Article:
October 22, 2012


Reaction to the Third Presidential Debate

The third and final presidential debate was President Obama's best moment in the campaign so far. He was prepared on every issue and knew Mitt Romney's record of past statements just as well.

Obama succeeded because he conveyed his unique view of the world from the Oval Office. For undecided voters watching, all they probably heard was that he's the commander-in-chief. And that's what Team Obama wanted.

For the most part, Romney made an effort to look presidential by not attacking. He was exceedingly careful and desperately tried not to make a mistake. In fact, despite his rhetoric for the last two years, he now apparently agrees with most of the Obama administration's foreign policy.

As a result, Romney's biggest opponent was not the president, it was his own words. Obama did a brilliant job of bringing up past Romney statements -- on Iraq, on the nation's biggest adversary, on Afghanistan, on Osama bin Laden -- to make him look unprepared for the presidency.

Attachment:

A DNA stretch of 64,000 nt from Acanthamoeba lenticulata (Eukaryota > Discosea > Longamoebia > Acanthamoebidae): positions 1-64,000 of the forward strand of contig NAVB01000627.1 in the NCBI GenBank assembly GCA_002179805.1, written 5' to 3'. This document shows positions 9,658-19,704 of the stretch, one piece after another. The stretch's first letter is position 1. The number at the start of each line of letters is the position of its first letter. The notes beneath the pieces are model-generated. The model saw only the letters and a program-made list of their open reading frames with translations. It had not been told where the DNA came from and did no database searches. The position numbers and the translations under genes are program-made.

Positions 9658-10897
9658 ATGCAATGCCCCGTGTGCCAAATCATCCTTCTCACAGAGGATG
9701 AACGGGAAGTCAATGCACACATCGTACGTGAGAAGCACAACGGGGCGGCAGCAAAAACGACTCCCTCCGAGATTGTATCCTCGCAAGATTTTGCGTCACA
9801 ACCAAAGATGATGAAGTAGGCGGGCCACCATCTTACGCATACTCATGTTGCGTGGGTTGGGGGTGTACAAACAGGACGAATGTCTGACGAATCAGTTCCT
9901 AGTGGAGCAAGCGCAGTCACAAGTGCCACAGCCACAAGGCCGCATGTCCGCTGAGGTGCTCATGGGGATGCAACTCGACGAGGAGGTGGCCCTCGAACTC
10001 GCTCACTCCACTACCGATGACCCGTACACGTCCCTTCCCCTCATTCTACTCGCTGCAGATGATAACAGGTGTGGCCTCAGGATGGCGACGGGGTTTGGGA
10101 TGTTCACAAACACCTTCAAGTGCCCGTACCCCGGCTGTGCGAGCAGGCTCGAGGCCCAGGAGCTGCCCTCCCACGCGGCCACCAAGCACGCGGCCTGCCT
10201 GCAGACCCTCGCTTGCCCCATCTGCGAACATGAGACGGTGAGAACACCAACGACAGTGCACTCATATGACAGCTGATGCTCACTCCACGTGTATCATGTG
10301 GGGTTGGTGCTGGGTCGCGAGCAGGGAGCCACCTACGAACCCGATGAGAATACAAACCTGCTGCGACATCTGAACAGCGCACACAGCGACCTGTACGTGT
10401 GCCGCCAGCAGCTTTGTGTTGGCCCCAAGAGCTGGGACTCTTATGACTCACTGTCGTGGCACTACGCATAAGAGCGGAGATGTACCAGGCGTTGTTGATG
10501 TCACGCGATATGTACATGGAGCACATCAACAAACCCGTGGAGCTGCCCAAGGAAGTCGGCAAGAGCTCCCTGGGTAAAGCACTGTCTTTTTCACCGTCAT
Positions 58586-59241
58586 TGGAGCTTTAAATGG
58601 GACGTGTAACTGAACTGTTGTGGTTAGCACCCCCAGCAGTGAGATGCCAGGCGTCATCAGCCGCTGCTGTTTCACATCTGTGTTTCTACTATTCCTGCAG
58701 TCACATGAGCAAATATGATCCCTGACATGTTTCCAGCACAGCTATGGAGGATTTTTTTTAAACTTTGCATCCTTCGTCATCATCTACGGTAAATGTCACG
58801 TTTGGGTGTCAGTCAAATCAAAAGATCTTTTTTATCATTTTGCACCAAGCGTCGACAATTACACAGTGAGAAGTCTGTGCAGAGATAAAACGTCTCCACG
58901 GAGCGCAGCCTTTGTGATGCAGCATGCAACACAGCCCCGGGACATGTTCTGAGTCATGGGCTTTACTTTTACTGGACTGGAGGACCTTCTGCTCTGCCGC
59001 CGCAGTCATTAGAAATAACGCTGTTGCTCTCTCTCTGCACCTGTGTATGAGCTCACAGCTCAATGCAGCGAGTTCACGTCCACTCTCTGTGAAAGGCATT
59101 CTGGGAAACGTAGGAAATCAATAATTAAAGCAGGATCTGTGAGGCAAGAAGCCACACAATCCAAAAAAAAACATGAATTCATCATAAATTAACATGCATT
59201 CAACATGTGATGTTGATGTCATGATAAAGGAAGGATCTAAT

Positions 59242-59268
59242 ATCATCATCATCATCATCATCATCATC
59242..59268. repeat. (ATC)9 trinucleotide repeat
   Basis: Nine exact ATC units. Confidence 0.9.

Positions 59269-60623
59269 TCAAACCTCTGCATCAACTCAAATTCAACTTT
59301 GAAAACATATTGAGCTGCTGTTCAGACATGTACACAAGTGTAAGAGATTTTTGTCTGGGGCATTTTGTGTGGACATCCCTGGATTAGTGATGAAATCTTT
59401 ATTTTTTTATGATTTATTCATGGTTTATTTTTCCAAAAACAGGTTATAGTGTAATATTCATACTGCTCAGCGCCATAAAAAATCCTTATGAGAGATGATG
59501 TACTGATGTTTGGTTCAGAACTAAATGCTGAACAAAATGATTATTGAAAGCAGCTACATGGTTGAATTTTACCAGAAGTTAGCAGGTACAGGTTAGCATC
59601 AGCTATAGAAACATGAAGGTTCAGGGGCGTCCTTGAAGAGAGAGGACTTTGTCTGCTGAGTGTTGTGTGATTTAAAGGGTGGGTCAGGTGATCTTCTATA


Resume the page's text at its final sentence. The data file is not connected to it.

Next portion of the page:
As the debate went on, Romney tried many times to move the international affairs discussion back to the economy where he was more comfortable. It was as if he had only 30 minutes of foreign policy talking points for a 90 minute debate. As a result he seemed to string together random thoughts which often made him sound incoherent.

Obama won the debate hands down.

Bob Schieffer started off doing a good job as moderator, framing questions but still letting the candidates engage each other. But he lost control of the debate as both Romney and Obama often preferred to talk about the economy. It's clear that both candidates know that most voters don't care much about foreign policy.










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